• William Fawcus (b. 1850), British rower who won the Wingfield Sculls and the Diamond Challenge Sculls at Henley Royal Regatta in 1871


The Fawcus Motto +

The motto was originally a war cry or slogan. Mottoes first began to be shown with arms in the 14th and 15th centuries, but were not in general use until the 17th century. Thus the oldest coats of arms generally do not include a motto. Mottoes seldom form part of the grant of arms: Under most heraldic authorities, a motto is an optional component of the coat of arms, and can be added to or changed at will; many families have chosen not to display a motto.

Motto: A Deo et Rege
Motto Translation: From God and the king.


  1. ^ Reaney, P.H and R.M. Wilson, A Dictionary of English Surnames. London: Routledge, 1991. Print. (ISBN 0-415-05737-X)
  2. ^ The Norman People and Their Existing Descendants in the British Dominions and the United States Of America. Baltimore: Genealogical Publishing, 1975. Print. (ISBN 0-8063-0636-X)
  3. ^ "New York Passenger Arrival Lists (Ellis Island), 1892-1924," database, FamilySearch (https://familysearch.org/ark:/61903/1:1:J6R7-DZN : 6 December 2014), Thomas Fawcus, 22 Sep 1892; citing departure port Glasgow, arrival port New York, ship name Ethiopia, NARA microfilm publication T715 and M237 (Washington D.C.: National Archives and Records Administration, n.d.).
  4. ^ "New York Passenger Arrival Lists (Ellis Island), 1892-1924," database, FamilySearch (https://familysearch.org/ark:/61903/1:1:J6R2-CQS : 6 December 2014), Chas. O. Fawcus, 06 Oct 1892; citing departure port Liverpool, arrival port New York, ship name City of New York, NARA microfilm publication T715 and M237 (Washington D.C.: National Archives and Records Administration, n.d.).
  5. ^ "New York Passenger Arrival Lists (Ellis Island), 1892-1924," database, FamilySearch (https://familysearch.org/ark:/61903/1:1:JJWK-TPJ : 6 December 2014), Margaret Fawcus, 13 Jun 1915; citing departure port Liverpool, arrival port New York, ship name Saint Paul, NARA microfilm publication T715 and M237 (Washington D.C.: National Archives and Records Administration, n.d.).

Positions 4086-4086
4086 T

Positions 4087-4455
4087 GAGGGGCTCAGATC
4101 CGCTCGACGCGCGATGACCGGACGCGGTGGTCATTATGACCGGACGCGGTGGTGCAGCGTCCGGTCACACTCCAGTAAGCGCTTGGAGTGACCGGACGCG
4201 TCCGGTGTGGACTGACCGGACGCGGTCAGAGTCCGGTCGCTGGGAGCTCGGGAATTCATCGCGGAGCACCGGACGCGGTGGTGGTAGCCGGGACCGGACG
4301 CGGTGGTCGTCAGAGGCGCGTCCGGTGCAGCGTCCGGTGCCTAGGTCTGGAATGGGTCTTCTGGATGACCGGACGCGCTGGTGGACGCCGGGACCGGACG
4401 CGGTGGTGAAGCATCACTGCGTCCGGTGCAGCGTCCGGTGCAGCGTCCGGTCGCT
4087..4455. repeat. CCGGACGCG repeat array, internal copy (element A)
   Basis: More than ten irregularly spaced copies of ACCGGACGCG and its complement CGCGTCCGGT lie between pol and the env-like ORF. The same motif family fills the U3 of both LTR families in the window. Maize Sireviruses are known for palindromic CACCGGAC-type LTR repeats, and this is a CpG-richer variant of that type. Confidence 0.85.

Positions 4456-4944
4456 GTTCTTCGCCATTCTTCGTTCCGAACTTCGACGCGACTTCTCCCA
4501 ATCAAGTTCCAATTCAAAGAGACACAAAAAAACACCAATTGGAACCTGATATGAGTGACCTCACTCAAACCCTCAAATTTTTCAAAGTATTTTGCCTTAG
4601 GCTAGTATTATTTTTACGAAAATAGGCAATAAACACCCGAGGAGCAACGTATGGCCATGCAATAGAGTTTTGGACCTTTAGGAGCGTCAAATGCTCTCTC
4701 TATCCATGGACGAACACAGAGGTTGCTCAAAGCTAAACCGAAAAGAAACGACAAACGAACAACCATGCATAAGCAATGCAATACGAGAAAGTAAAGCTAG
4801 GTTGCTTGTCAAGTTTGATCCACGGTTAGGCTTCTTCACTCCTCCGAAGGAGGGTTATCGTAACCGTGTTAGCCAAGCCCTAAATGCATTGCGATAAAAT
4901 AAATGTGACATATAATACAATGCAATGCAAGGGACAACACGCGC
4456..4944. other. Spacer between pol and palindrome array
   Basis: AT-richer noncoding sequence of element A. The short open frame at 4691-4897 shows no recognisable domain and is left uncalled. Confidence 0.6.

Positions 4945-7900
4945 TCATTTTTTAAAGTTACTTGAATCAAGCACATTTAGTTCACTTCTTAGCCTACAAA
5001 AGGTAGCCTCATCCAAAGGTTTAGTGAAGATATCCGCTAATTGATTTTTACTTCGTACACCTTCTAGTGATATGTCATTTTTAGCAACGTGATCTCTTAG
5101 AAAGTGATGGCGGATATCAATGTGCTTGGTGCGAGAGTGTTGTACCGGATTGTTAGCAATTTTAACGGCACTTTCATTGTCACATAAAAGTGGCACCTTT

6. ^ "New York Passenger Arrival Lists (Ellis Island), 1892-1924," database, FamilySearch (https://familysearch.org/ark:/61903/1:1:J6W6-SM8 : 6 December 2014), Russel Evans Fawcus, 17 Oct 1919; citing departure port Southampton, England, arrival port New York, ship name Adriatic, NARA microfilm publication T715 and M237 (Washington D.C.: National Archives and Records Administration, n.d.).
  7. ^ "New York Passenger Arrival Lists (Ellis Island), 1892-1924," database, FamilySearch (https://familysearch.org/ark:/61903/1:1:J6W6-SMD : 6 December 2014), Kathleen Barbara Fawcus, 17 Oct 1919; citing departure port Southampton, England, arrival port New York, ship name Adriatic, NARA microfilm publication T715 and M237 (Washington D.C.: National Archives and Records Administration, n.d.).
  8. ^ "New York Passenger Arrival Lists (Ellis Island), 1892-1924," database, FamilySearch (https://familysearch.org/ark:/61903/1:1:JNQ1-5JM : 6 December 2014), Russell Evans Fawcus, 25 Feb 1922; citing departure port Southampton, arrival port New York, ship name Aquitania, NARA microfilm publication T715 and M237 (Washington D.C.: National Archives and Records Administration, n.d.).
  9. ^ "New York Passenger Arrival Lists (Ellis Island), 1892-1924," database, FamilySearch (https://familysearch.org/ark:/61903/1:1:JNZH-T3Y : 6 December 2014), Russell Evans Fawcus, 30 Jan 1924; citing departure port Southampton, arrival port New York, ship name Majestic, NARA microfilm publication T715 and M237 (Washington D.C.: National Archives and Records Administration, n.d.).